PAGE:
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Israel set for new PM as government collapses

Israel is set to hold a fifth general election in under four years, after its fractured coalition government concluded it could not survive.

In a major political development, Prime Minister Naftali Bennett will switch places with Alternate Prime Minister Yair Lapid under an existing deal.

An election could take place in late October, commentators say.

The former prime minister and current opposition leader, Benjamin Netanyahu, has vowed to return to office.

Monday’s announcement comes after weeks of speculation that the coalition – the most diverse in Israel’s history – was on the brink of collapse.

It risked losing an important vote next week after a member of Mr Bennett’s own right-wing Yamina party quit the coalition, leaving it a minority in the 120-seat Knesset (parliament).

“After the attempts to stabilise the coalition were exhausted – Prime Minister Naftali Bennett and Deputy Prime Minister Yair Lapid concluded: A bill will be submitted next week for Knesset approval,” the Prime Minister’s Office said in a statement.

“Once approved, the rotation will be performed in an orderly manner. Prime Minister Bennett is now talking to party leaders.”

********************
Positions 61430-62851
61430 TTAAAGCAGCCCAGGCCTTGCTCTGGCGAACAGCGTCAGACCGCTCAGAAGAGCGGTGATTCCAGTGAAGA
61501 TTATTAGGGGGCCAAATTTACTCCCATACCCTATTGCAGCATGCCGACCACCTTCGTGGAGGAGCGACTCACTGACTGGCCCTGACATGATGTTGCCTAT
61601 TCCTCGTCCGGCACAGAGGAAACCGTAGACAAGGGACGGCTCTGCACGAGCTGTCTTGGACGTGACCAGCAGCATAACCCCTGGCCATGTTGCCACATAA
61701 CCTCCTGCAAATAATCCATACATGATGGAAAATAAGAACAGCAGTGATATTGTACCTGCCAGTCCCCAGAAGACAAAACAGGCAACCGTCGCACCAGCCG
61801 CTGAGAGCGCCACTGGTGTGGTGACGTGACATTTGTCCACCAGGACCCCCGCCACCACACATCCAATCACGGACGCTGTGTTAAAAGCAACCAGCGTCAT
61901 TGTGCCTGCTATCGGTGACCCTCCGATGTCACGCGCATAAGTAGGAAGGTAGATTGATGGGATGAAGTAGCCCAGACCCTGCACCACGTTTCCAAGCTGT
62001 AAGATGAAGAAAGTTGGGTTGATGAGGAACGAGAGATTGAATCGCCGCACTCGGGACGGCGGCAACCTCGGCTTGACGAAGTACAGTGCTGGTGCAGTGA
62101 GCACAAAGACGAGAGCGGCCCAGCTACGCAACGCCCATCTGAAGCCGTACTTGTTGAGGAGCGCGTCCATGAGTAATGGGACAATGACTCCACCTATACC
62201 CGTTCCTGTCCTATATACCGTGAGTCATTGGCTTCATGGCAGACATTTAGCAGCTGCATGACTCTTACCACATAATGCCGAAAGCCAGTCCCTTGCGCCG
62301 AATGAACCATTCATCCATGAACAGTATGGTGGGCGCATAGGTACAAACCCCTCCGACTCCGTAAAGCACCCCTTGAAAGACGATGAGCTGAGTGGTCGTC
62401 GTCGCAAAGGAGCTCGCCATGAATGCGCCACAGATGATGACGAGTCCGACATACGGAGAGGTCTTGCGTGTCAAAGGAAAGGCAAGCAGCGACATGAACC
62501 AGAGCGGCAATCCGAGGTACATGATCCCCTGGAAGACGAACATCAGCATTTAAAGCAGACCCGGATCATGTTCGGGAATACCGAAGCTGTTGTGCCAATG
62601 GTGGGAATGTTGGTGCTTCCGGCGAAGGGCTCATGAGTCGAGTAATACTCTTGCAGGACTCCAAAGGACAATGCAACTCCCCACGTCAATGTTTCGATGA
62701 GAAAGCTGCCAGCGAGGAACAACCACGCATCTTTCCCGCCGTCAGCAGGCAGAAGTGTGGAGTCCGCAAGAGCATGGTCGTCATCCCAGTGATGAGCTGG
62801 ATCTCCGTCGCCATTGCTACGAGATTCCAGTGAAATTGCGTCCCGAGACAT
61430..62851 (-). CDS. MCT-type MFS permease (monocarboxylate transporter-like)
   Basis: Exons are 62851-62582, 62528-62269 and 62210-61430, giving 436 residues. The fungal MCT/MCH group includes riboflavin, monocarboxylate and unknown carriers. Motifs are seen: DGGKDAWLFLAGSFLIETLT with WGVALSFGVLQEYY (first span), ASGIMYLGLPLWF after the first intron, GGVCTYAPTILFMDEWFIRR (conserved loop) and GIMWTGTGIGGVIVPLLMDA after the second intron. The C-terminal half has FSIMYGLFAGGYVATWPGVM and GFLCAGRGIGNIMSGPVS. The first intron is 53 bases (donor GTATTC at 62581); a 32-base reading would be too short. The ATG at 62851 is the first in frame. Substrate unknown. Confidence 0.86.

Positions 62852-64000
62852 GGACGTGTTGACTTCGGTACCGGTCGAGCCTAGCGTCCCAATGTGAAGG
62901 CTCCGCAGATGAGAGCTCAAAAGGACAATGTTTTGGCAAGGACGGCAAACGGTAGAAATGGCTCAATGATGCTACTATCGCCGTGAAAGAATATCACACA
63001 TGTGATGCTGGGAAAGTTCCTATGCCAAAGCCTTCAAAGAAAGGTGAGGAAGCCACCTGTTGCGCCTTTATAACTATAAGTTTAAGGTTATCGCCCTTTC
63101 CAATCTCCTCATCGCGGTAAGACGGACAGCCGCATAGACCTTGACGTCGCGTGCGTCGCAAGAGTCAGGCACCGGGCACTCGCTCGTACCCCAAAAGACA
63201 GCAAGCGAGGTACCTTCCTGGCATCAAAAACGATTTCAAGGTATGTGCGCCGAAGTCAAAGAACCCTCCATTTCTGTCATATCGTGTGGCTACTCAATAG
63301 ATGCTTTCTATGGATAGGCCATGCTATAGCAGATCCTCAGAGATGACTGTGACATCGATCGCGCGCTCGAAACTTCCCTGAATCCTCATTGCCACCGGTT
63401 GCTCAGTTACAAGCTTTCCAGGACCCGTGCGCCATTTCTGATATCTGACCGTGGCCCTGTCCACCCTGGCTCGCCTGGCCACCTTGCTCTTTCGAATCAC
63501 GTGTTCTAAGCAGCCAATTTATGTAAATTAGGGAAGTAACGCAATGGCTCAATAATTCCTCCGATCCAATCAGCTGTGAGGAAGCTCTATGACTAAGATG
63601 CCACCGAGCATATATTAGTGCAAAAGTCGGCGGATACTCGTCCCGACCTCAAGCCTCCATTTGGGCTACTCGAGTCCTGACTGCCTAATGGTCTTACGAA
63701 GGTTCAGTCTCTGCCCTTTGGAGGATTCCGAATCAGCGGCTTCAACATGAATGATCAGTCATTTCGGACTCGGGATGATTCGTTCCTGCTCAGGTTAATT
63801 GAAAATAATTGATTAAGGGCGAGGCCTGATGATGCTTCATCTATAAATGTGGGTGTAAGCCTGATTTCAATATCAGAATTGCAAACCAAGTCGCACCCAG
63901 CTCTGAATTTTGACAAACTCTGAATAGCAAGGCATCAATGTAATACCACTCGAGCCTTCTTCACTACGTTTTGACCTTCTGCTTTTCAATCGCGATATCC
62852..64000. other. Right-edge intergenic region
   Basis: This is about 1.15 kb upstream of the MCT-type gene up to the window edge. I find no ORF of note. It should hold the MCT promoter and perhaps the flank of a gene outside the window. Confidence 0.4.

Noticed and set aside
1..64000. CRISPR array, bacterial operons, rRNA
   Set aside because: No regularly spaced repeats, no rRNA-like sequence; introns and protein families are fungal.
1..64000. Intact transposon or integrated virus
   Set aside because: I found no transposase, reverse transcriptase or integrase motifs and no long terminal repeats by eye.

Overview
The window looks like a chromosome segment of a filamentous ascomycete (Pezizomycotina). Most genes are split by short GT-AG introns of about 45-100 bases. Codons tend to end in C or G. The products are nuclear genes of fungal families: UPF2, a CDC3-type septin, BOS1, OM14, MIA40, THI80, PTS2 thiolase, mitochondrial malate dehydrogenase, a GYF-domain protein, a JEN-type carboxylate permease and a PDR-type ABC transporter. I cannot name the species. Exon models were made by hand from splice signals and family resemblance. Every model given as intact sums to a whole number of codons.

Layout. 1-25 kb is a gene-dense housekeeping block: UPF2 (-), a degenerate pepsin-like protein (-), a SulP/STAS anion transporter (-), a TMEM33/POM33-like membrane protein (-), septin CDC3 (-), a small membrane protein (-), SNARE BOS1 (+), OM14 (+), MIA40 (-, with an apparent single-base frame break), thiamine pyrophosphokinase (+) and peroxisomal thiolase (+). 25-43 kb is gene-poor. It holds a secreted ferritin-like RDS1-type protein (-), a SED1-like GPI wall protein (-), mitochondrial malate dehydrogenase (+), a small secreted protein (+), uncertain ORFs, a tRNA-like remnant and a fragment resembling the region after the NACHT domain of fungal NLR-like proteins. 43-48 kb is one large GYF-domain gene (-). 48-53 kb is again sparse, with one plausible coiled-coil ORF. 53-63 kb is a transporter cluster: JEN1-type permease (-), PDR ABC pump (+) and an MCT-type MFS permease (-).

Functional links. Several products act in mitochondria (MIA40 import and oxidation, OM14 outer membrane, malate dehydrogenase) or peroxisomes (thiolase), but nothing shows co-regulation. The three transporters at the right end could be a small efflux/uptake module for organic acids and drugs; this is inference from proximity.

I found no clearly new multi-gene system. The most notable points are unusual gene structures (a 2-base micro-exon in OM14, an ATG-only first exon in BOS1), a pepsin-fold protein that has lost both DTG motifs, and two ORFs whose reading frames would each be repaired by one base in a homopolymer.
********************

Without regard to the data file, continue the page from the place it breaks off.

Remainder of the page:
Last week, Yamina MK Nir Orbach resigned from the coalition, saying it had failed in its main mission “of lifting [Israelis’] spirits”, leaving it with only 59 seats. Others had also threatened to rebel.

The announcement on Monday night caught members of the government by surprise. The Times of Israel quoted sources as saying neither the defence nor interior ministers knew about the decision.

The bill to dissolve the Knesset will go to a vote next week. If it passes, as expected, Mr Bennett will make way for centrist Yair Lapid to become interim prime minister.

The two men formed the coalition just over a year ago after a series of inconclusive elections, ousting Mr Netanyahu, Israel’s longest-serving leader.

 

The coalition was stitched together from eight parties from across the political spectrum, united only by the desire to make it impossible for Mr Netanyahu to form a government.

Mr Netanyahu, who is currently standing trial on corruption charges which he denies, vowed to bring down the coalition as soon as possible.

Last week, the results of an Israel Channel 12 TV poll indicated that a bloc led by Mr Netanyahu would win most seats in a fresh election, though still two short of a majority.

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